Multiple heaps are required so that a threaded application can have more than one thread issuing malloc(), free(), and realloc() subroutine calls. With a single heap, all threads trying to do a malloc(), free(), or realloc() call would be serialized (that is only one thread can do malloc/free/realloc at a time). The result is a serious impact on multi-processor machines. With multiple heaps, each thread gets its own heap. If all heaps are being used then any new threads trying to malloc/free/realloc will have to wait (that is serialize) until one or more of the heaps becomes available again. We still have serialization, but its likelihood and impact are greatly reduced.

The thread-safe locking has been changed to handle this approach. Each heap has its own lock, and the locking routine "intelligently" selects a heap to try to prevent serialization. If considersize is set in the MALLOCMULTIHEAP environment variable, then the selection will also try to select any available heap that has enough free space to handle the request instead of just selecting the next unlocked heap.

More than one option can be specified (and in any order) as long as they are comma-separated, for example, MALLOCMULTIHEAP=considersize,heaps:3. The options are:

The number of heaps used can be changed with this option. If n is not valid (that is, n<=0 or n>32), 32 is used.

Uses a different heap-selection algorithm that tries to minimize the working set size of the process. The default is not to consider it and use the faster algorithm.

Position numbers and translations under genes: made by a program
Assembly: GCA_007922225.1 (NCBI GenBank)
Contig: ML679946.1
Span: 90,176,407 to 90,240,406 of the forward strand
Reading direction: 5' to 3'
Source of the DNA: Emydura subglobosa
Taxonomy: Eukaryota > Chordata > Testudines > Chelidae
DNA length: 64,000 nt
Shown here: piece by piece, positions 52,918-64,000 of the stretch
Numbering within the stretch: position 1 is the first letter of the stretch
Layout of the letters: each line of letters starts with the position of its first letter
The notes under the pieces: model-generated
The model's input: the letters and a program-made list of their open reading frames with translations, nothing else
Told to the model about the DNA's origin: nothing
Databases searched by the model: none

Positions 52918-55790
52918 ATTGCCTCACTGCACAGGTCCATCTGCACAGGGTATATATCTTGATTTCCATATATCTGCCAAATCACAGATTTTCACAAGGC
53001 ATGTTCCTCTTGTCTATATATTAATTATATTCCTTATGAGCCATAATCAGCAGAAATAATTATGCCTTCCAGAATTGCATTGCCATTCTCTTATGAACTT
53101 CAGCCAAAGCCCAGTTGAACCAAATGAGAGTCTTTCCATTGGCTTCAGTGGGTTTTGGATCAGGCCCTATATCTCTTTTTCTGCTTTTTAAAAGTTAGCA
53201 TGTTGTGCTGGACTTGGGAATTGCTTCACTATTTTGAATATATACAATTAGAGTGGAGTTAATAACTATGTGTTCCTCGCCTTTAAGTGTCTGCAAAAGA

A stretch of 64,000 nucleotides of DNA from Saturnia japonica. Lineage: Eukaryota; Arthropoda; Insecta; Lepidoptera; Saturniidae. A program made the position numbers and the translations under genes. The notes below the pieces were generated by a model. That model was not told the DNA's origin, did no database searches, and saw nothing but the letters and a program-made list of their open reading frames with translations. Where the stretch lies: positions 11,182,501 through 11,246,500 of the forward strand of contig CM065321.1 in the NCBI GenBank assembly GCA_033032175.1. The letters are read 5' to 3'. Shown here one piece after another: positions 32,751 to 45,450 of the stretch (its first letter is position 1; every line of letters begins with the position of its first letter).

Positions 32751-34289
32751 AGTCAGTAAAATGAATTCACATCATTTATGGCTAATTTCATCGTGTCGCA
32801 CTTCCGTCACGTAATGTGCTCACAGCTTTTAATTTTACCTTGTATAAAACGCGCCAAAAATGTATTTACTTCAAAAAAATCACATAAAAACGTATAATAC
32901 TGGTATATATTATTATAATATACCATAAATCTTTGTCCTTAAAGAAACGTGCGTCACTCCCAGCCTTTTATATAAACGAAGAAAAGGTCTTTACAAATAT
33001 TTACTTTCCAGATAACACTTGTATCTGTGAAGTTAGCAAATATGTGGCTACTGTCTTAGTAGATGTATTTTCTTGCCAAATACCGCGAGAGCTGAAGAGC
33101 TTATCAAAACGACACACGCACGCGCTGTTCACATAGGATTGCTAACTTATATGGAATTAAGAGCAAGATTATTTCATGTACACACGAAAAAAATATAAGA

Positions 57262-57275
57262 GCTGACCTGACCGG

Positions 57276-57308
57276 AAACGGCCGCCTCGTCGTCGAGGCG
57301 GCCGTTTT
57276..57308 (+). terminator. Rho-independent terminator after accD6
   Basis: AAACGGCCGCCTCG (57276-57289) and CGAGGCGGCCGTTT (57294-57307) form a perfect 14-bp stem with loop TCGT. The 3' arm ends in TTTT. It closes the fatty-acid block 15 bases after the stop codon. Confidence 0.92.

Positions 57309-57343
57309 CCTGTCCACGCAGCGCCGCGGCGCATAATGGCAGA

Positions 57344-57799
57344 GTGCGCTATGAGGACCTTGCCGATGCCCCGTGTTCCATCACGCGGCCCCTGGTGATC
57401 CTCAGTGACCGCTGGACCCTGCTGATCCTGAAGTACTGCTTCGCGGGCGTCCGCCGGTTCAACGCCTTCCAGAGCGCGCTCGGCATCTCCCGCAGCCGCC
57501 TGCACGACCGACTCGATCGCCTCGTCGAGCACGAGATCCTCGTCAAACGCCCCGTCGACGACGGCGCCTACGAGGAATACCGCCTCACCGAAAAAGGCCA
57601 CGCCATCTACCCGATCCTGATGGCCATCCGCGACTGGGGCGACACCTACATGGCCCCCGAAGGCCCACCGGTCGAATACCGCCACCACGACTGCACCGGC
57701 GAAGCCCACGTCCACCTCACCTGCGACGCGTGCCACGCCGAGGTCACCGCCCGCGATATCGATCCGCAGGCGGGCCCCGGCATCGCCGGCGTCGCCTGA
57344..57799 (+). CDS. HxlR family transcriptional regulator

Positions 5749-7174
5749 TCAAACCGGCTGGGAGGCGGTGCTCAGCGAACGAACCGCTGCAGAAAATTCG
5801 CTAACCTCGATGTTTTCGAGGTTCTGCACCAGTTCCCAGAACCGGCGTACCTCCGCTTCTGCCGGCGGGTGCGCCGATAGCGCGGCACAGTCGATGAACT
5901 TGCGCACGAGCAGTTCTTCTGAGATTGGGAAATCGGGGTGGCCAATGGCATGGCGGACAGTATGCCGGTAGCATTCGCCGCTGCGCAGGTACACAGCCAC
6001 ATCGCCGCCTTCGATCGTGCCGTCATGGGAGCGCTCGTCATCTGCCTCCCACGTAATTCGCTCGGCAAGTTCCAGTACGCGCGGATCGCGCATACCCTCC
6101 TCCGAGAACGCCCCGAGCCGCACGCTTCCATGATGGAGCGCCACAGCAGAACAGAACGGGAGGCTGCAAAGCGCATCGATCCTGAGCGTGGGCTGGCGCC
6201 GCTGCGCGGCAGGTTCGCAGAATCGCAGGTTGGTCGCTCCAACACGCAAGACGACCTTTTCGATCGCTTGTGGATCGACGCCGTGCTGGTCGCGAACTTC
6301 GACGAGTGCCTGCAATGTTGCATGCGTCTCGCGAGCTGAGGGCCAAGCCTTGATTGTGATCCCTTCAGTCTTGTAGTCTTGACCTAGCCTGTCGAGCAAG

The default for MALLOCMULTIHEAP is NOT SET (only the first heap is used). If the environment variable MALLOCMULTIHEAP is set (for example, MALLOCMULTIHEAP=1) then the threaded application will be able to use all of the 32 heaps. Setting MALLOCMULTIHEAP=heaps:n will limit the number of heaps to n instead of the 32 heaps.

Variables for Process-Wide Contention Scope

The following environment variables impact the scheduling of pthreads created with process-wide contention scope.

where k is the number of kernel threads that should be employed to handle p runnable pthreads. This environment variable controls the scaling factor of the library. This ratio is used when creating and terminating pthreads. The variable is only valid with process-wide scope; with system-wide scope, this environment variable is ignored. The default setting is 8:1.

where k is the number of kernel threads that should be held in reserve for p sleeping pthreads. The sleep ratio is the number of kernel threads to keep on the side in support of sleeping pthreads. In general, fewer kernel threads are required to support sleeping pthreads, since they are generally woken one at a time. This conserves kernel resources. Any positive integer value may be specified for p and k. If k>p, then the ratio is treated as 1:1. The default is 1:12.

where n is the minimum number of kernel threads that should be used. The library scheduler will not reclaim kernel threads below this figure. A kernel thread may be reclaimed at virtually any point. Generally, a kernel thread is targeted for reclaim as a result of a pthread terminating. The default is 8.

Thread Debug Options

The pthreads library maintains a list of active mutexes, condition variables, and read-write locks for use by the debugger.